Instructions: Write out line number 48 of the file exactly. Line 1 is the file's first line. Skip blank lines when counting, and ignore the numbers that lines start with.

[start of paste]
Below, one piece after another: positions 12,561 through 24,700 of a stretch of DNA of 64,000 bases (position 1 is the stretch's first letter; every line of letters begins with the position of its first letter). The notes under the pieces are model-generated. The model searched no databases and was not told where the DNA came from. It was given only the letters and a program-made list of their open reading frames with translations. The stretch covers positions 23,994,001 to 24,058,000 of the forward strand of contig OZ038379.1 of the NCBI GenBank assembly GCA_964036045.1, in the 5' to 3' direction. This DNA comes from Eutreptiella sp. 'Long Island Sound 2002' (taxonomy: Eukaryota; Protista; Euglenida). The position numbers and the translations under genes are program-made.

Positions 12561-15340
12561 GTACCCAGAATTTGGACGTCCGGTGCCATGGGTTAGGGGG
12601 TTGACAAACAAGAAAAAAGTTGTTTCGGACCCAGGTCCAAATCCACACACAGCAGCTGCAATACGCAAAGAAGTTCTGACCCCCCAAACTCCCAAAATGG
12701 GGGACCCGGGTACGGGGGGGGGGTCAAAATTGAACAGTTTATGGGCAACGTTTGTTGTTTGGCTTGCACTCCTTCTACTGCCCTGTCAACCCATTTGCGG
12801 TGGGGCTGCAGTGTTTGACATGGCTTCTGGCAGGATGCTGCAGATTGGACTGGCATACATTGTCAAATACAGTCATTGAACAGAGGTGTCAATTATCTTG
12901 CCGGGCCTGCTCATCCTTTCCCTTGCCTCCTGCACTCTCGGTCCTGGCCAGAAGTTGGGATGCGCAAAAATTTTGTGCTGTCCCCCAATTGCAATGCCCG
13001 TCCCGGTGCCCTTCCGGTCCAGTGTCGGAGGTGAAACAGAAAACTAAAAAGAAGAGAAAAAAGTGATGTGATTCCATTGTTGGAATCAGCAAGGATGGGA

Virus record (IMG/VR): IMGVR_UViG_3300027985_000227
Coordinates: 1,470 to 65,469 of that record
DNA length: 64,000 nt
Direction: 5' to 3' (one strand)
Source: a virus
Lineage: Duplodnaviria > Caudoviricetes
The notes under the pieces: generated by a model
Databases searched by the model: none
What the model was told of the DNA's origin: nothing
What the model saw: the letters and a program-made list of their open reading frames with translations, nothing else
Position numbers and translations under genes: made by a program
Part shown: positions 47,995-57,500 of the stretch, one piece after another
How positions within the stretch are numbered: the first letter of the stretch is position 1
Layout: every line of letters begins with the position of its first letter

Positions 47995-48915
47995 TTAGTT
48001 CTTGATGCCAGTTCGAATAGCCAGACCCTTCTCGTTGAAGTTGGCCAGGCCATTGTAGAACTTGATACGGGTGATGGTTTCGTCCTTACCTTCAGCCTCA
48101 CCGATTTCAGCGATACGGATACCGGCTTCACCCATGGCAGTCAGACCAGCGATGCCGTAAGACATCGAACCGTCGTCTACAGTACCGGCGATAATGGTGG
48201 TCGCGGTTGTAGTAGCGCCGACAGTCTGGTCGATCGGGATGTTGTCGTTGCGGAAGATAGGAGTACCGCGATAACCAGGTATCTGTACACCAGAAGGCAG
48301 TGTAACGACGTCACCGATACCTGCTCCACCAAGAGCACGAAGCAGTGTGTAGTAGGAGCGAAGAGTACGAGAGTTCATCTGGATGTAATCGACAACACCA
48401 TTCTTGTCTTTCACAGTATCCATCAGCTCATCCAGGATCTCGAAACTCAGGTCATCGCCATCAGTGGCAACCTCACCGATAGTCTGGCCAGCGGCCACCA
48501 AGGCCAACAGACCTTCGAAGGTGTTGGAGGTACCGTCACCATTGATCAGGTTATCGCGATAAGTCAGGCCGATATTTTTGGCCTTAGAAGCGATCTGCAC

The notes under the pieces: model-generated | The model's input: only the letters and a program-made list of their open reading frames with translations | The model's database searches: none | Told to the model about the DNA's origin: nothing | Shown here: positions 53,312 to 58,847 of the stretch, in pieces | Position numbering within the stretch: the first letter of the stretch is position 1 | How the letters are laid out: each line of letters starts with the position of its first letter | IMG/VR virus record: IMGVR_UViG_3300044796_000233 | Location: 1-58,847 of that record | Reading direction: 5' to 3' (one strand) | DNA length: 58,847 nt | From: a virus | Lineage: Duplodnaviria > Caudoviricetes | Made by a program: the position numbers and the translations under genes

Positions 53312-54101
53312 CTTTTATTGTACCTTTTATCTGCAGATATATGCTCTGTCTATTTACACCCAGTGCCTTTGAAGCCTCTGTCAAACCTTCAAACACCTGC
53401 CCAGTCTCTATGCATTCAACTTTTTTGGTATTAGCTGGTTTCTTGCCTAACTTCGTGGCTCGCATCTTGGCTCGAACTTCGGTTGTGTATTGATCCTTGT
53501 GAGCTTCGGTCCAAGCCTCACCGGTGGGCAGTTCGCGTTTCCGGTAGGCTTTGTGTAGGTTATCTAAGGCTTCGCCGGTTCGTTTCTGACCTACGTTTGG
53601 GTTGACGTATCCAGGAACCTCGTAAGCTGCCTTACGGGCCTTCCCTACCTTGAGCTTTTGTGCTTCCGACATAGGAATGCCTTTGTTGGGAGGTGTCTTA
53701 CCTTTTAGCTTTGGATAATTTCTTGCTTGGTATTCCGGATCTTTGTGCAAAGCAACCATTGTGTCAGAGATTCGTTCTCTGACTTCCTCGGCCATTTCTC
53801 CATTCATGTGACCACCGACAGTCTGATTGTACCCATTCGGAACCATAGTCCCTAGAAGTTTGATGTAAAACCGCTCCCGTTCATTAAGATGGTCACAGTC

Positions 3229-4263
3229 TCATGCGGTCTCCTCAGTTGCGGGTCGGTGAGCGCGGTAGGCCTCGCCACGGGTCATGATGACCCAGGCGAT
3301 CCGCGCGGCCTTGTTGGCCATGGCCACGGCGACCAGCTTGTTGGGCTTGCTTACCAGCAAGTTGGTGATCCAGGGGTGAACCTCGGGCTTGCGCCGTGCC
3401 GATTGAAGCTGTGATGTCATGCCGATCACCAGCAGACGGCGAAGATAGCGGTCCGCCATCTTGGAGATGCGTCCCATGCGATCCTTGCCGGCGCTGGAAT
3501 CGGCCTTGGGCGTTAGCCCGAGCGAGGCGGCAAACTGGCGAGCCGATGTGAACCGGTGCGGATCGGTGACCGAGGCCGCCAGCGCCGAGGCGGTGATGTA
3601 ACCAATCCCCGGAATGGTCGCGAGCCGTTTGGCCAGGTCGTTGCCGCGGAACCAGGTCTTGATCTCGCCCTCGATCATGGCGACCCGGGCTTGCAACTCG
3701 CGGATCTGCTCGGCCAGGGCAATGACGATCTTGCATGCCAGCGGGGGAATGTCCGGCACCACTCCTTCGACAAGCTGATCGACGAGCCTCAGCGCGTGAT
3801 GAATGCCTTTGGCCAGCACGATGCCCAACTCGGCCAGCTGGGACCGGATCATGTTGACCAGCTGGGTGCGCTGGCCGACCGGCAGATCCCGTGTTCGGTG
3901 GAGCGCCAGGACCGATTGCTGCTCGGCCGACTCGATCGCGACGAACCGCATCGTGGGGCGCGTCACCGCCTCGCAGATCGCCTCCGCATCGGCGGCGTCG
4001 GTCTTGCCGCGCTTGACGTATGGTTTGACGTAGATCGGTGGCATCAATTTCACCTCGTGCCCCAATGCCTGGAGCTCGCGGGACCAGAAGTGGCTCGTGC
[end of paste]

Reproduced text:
4001 GTCTTGCCGCGCTTGACGTATGGTTTGACGTAGATCGGTGGCATCAATTTCACCTCGTGCCCCAATGCCTGGAGCTCGCGGGACCAGAAGTGGCTCGTGC